Many years before spearheading a $700 billion package to rescue Wall Street banks despite cries from exasperated Americans who didn’t like where their hard-earned money was going, U.S. Treasury Secretary Henry Paulson found himself in hot water with another group of irate Americans — 10 million to be exact — who didn’t like how their money looked or felt.
Mr. Paulson was sued in 2002 by the American Council of the Blind (ACB) on behalf of blind and visually impaired Americans, who said the Treasury was being discriminatory by failing to make U.S. currency accessible. According to the ruling, blind and visually impaired people must rely on the “kindness of strangers” for help reading their money, or else use an electronic bill reader to identify and speak the dollar denomination.
In a landmark ruling in May 2008, the U.S. Court of Appeals said the Treasury Dept. must make U.S. currency accessible to blind and visually impaired Americans under the Rehabilitation Act of 1973 — as soon as possible. Which means in about five to eight years, or whenever the next bill redesign begins.
I’m a big believer in assistive technology, and relying on the “kindness of strangers” isn’t very high-tech. Nor is the the “origami” solution, where the blind person folds their currency into different shapes and sizes in order to identify it. Many blind people do use bill-reading machines, such as the Note Teller 2 from Brytech, which costs about $300 and is the size of an iPhone. However, these machines have an 80 percent accuracy rate, and require the user to enter the bills properly. Like vending machines, a bill reader will reject bills that are too old or wrinkled.
There is also a peripheral issue, here: Some people I know, my 64-year-old father included, have trouble reading smaller print and won’t carry anything larger than a $20 bill out of fear of tipping the waiter too much. Tactile feedback would be very helpful to our country’s aging population. More than 100 countries already have systems of currency where a blind person can pick up a bill and know right away what denomination it is. For instance: the euro, the Japanese Yen, the Swiss Franc, the Canadian dollar, as well as Australian, Argentinean, Chinese, English and Israeli currencies. The Bank of Canada even provides free electronic bill readers to those who need them.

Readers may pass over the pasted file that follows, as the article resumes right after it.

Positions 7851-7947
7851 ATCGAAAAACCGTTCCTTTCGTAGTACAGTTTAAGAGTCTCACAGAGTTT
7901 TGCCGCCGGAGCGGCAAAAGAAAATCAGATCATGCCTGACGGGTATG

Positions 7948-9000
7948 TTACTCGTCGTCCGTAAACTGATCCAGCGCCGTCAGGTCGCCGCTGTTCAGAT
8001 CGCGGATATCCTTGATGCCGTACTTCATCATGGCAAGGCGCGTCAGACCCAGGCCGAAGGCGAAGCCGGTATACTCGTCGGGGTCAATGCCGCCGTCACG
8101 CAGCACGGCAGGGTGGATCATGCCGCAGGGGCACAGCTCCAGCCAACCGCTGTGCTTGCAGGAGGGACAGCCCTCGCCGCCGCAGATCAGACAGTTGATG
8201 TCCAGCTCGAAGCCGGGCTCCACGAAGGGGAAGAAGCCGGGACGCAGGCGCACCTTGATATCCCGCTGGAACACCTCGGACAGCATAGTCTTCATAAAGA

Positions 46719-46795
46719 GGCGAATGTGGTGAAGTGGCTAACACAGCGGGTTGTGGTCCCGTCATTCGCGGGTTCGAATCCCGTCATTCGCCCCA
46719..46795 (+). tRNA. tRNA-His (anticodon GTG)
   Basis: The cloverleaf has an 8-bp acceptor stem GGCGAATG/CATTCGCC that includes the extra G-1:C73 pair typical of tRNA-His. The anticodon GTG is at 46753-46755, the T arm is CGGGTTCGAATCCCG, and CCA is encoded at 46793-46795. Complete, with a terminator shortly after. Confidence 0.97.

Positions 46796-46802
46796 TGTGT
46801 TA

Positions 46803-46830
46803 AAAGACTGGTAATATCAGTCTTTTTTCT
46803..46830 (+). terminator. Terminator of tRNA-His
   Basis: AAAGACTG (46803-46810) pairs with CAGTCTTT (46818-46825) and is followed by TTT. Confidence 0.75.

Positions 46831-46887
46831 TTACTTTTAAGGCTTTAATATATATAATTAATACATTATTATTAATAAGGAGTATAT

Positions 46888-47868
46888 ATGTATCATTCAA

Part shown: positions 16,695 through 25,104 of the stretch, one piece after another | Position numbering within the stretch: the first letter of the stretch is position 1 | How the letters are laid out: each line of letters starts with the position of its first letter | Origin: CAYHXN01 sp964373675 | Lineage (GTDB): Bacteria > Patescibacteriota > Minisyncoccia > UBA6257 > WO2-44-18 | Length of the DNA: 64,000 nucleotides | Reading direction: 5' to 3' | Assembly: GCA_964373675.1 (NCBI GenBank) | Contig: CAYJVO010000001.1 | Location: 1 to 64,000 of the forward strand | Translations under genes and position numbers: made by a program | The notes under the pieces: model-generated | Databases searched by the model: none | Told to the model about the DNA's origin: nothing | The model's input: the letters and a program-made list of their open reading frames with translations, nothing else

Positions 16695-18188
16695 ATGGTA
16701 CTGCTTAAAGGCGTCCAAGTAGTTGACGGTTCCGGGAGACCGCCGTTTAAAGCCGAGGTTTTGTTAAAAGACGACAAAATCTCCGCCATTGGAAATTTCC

It has been suggested that blind people should use their credit or debit card instead of paper money. A credit/debit card could work, if it weren’t for some glaring barriers, the largest being that credit-card users are charged interest for purchases. And debit cards require entering a personal identification number (PIN) at the point-of-sale on a screen that offers no tactile or audio feedback. So while the blind person is relying on the “kindness of strangers” he’s putting his bank account at risk, too.
Banks like Bank of America have been doing a great job at making their ATMs accessible for the blind through the use of audio features and a headphone. Now let’s make sure that the money that comes out of them is, too.
Related article: A Dollar Bill Reader That’s Easy On Your Wallet